We're living examples of the truth that Americans can't remember their history. Daylight Savings Time used to end in late October. Now we fall back some time in November. Did that start last year or the year before?

We're living examples of the truth that Americans can't remember their history. Daylight Savings Time used to end in late October. Now we fall back some time in November. Did that start last year or the year before?

— D.M., Talent

Well, D.M., we strongly advise you to get an Internet connection. That way you can do what we do. Before asking a question that advertises the short-term nature of our attention spans or the inferiority of the public school system we attended, we Google it and save ourselves from those infuriating eye rolls by people who don't realize there's no such thing as a stupid question ... only stupid answers.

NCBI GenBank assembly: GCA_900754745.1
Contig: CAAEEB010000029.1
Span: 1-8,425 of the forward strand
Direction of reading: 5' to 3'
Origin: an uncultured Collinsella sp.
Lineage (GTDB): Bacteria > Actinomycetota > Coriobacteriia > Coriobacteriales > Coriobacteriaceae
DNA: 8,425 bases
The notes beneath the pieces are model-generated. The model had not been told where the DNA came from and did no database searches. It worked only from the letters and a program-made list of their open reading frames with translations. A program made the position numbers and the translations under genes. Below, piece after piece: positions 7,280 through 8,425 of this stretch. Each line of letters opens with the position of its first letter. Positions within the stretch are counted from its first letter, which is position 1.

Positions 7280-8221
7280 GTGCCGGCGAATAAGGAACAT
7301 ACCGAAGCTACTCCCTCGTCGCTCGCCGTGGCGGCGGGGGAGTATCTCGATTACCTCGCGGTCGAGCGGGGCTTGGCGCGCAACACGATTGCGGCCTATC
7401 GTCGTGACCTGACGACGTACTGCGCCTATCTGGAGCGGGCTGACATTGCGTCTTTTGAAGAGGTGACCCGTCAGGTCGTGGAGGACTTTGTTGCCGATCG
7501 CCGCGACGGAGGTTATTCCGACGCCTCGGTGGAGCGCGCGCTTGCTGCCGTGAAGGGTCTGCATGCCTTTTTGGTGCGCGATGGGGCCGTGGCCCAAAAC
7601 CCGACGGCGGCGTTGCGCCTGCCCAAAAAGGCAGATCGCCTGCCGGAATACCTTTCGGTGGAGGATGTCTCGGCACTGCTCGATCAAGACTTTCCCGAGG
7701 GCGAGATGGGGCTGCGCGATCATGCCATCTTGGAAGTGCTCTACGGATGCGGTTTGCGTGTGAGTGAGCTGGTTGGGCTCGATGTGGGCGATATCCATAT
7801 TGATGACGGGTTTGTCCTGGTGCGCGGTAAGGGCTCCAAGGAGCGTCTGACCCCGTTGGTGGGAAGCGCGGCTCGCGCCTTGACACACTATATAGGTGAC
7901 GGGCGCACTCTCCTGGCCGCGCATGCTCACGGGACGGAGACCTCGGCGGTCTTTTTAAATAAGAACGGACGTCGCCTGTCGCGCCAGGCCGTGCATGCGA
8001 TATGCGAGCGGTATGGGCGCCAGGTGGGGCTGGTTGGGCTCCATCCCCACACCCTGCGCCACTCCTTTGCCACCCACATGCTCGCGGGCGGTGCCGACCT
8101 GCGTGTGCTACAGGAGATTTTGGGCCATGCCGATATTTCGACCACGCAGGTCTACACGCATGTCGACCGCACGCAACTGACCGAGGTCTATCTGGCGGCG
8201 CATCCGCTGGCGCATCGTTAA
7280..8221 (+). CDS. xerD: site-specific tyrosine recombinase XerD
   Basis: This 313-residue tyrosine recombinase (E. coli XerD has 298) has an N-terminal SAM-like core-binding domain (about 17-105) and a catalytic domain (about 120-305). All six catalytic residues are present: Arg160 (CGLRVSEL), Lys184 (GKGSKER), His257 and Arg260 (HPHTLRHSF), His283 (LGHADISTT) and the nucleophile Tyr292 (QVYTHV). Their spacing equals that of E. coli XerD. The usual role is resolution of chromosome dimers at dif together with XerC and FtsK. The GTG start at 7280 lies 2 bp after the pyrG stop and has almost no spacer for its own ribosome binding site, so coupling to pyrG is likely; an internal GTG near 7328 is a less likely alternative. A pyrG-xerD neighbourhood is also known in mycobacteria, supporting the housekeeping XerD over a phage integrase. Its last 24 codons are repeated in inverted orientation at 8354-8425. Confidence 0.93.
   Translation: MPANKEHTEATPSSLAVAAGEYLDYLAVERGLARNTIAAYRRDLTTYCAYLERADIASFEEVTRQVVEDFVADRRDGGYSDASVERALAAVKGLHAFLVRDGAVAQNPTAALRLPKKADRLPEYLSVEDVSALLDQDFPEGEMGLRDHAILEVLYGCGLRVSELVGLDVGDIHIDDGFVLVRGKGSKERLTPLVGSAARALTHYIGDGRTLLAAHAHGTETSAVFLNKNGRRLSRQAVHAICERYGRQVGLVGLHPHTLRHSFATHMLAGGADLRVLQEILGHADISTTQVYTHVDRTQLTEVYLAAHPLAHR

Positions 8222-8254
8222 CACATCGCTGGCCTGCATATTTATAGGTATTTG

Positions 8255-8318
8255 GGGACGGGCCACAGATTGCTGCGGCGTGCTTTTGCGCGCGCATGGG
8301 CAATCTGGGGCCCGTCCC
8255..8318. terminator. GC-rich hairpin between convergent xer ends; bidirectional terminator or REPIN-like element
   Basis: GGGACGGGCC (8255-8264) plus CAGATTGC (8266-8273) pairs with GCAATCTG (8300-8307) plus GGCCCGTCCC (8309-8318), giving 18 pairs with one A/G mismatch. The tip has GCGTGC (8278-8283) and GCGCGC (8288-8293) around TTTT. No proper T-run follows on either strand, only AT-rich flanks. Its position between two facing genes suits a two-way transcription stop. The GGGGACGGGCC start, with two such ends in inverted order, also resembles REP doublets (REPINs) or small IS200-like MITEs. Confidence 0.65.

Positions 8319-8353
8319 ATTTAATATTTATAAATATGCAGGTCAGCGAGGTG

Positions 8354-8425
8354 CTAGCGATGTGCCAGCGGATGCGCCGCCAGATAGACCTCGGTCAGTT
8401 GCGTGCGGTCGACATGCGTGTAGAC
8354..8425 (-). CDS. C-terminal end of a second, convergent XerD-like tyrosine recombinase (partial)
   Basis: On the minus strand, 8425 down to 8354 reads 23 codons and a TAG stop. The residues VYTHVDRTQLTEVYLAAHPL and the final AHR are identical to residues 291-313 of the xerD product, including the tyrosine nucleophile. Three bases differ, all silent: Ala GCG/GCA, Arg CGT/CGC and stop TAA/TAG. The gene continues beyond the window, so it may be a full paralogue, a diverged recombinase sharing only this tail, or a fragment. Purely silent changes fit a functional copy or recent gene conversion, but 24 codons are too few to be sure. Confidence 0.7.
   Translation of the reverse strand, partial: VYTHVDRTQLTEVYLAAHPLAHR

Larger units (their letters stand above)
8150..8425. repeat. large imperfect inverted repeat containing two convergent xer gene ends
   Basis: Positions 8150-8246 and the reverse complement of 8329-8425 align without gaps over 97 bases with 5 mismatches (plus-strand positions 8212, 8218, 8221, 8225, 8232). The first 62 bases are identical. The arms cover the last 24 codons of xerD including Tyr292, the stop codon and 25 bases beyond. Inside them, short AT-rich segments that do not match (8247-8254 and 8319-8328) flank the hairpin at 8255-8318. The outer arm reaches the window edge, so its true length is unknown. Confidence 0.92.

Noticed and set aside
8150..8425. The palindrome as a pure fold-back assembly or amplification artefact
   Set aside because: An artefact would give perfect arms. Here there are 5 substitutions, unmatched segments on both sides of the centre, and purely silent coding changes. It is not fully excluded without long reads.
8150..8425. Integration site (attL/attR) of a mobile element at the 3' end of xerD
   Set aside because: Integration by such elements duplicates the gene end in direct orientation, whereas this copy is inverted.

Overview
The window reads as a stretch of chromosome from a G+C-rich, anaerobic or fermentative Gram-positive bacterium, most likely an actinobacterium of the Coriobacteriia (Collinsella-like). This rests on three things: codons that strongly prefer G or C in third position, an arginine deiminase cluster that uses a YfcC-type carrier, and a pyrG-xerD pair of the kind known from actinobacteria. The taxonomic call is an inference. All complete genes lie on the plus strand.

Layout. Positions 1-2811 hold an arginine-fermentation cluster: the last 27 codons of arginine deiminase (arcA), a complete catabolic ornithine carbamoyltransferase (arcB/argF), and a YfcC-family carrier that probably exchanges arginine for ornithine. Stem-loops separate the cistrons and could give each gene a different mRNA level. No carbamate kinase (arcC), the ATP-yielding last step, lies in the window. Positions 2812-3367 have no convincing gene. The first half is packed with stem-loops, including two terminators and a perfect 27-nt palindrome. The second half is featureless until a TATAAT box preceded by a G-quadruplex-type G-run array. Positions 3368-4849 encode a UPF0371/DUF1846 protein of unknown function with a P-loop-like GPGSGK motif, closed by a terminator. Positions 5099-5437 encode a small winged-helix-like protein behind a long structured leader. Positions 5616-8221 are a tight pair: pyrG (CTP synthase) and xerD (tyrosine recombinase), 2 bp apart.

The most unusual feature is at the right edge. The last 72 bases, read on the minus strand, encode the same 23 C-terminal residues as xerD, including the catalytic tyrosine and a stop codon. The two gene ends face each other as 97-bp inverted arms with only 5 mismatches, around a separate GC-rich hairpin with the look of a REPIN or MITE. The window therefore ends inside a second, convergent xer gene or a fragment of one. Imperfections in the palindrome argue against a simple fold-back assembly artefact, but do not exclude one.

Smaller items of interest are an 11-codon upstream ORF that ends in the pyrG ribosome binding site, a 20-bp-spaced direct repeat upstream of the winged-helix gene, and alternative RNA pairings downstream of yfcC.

We mention this because the answer to your last question is neither. We didn't start falling back later last year or the year before. It happened the year before that.

Starting in 2007, Daylight Savings Time was extended until the first Sunday in November, which this year falls on Nov. 7 (next Sunday). Prior to 2007, we rolled the clocks back one hour on the last Sunday in October.

Last year, the first Sunday in November fell on Nov. 1, which means we're a whole week behind last year ... or does that make us a week ahead?

Excuse us while we ask the mysterious Mrs. Google how we can find the answer to that one.

And while we're at it, we'll ask her why they can't just pick a time they like and leave the dang clocks alone.

Now that would be a welcome change.